Cable’s Lessons


Thirty years ago CNN was just a twinkle in the eye of yachtsman Ted Turner, of all people. ESPN was on the drawing board at Getty Oil, of all places. HBO was helping Time Inc. confirm that consumers would pay for television content, of all things.

The emergence of cable and pay-TV programming marked an exciting and explosive stage in America's communications history. As we enter a similar period with the Internet and digital technology, it's worth reviewing what was learned from the video revolution three decades ago.

Of course, for each individual user of new technology the revolution starts when it reaches the doorstep. The World Wide Web has been around since 1992, and the computers it serves were invented several decades earlier. But for most consumers and businesses the real breakthroughs in accessing and marketing digital content are still on the horizon.

I first took note of cable's growth in a 1979 article (re-published this fall by the Harvard Business Press in "The Story of American Business, from the Pages of The New York Times"). Back then I observed that cable-TV was a medium without a message, an industry whose chief concerns were technology and marketing.

As cable reached critical mass, its situation was strikingly similar to that of the Internet. Both were primarily delivery systems, capable of transmitting content to places where it had not been available, and in volume - "shelf space" as cable programmers termed it - that seemed almost limitless.

And just like the Internet, many of cable's early offerings were created by what are known in today's digital world as aggregators. Cable's so-called "superstations," WGN in Chicago and Ted Turner's Channel 17 in Atlanta (which later became WTBS), functioned mainly as aggregators of off-network reruns and movies. MTV was conceived to aggregate video clips that were produced as promotional pieces by record companies.

Cable's early entrepreneurs faced the same fundamental challenge that Internet operators are struggling with today: how to get consumers to pay for content that historically had been given to them for free. The cable industry solved this problem in two clever ways - by chopping the content into small pieces, and then by packaging many of those pieces together.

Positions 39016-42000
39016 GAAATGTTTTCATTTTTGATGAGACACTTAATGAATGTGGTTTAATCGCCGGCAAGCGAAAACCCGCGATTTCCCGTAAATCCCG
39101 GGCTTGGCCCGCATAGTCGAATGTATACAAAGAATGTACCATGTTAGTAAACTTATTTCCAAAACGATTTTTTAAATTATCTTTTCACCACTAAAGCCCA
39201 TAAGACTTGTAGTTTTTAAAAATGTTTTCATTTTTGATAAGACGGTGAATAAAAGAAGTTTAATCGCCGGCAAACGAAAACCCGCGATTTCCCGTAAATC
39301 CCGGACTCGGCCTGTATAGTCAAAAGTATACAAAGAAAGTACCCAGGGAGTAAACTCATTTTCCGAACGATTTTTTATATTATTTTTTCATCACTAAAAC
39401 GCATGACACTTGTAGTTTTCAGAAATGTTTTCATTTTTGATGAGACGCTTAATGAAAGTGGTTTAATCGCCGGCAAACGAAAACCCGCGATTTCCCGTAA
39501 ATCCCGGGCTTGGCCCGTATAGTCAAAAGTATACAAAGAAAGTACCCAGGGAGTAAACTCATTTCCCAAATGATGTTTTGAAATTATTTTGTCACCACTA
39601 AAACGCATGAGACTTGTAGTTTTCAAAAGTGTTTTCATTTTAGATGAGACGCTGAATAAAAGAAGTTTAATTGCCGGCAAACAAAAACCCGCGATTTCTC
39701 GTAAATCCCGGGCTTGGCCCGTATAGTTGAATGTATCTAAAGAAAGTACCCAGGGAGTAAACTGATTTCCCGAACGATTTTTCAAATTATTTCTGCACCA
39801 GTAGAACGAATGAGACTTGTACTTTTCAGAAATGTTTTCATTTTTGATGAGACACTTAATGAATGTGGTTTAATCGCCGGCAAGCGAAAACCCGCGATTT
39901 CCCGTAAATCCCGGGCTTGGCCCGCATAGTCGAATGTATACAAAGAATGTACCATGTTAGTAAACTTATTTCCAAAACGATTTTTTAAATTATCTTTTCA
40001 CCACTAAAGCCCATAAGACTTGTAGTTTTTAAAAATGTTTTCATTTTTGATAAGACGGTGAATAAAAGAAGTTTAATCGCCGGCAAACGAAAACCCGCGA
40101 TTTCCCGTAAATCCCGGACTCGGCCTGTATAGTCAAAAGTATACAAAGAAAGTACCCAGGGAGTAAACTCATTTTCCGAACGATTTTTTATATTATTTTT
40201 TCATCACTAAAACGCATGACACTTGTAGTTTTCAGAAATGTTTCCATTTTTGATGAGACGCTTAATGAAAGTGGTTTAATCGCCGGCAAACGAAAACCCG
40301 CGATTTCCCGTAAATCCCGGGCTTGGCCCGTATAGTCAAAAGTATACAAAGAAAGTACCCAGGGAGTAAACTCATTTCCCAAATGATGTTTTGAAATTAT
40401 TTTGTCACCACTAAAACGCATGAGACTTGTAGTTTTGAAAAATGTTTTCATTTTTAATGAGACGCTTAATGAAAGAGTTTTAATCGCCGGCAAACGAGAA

First, the chopping. Instead of a single channel offering news, sports, weather and entertainment, cable used its expanded shelf space to give each component its own separate channel. Back then, with the advent of CNN, ESPN, MTV, The Weather Channel, etc., the process was known as narrowcasting; today, on the Internet, it's called vertical organization of content.

Currently on the Net, for example, fans of classical music can subscribe to for $135 per year; weather buffs can stay current with the Pro package at for $250 a year. The digital choices already seem limitless - yet they're merely a hint of what's to come.

Second, the packaging. Once cable customers were hooked (literally), they were sold tiers of content, in which the narrowcast channels were combined to create simplified pricing options.

It's no accident that the first major general interest newspaper to erect a pay wall, Long Island's Newsday, is owned by Cablevision. By establishing a five-dollar per week "value" for, then packaging it with cable and Internet service, Cablevision is setting the stage for "Newsday Gold" or "Newsday Platinum" down the road - for additional fees.

Each of today's content creators - newspapers, book publishers, television, etc. - will find different lessons in cable's history. What Amazon's Kindle does with books and periodicals, what The Wall Street Journal does with its newspaper, and what the Web site does with TV programs, come closest to following cable's model for success in the digital world. Each has some control over both content and delivery, and each is creating multiple pricing tiers.

Based on cable's experience, it is possible that major newspapers will wind up charging for all but the most basic of online content, and it will be sold in pieces: the sports section, the opinion section, the entertainment section, and so forth. Networks of newspapers will be formed, so that for a single fee readers can access five or ten of the nation's best papers.

Perhaps the greatest lesson from TV's entrance into the video supermarket three decades ago is that cable didn't kill broadcast TV, although it forced some changes. Similarly, pay-TV didn't shut down the movie theaters.

Today, some maintain that the immediacy of the Internet and the ability of consumers to redistribute content with ease (via YouTube, for example) make earlier media models irrelevant. But the essential components of the cable revolution are likely to prevail in the digital age: content is key, and consumers will support it. Quantity is appealing, but quality sells.

And the more you look at history, the less revolutionary things become.

© Peter Funt. This column first appeared in The Boston Globe.

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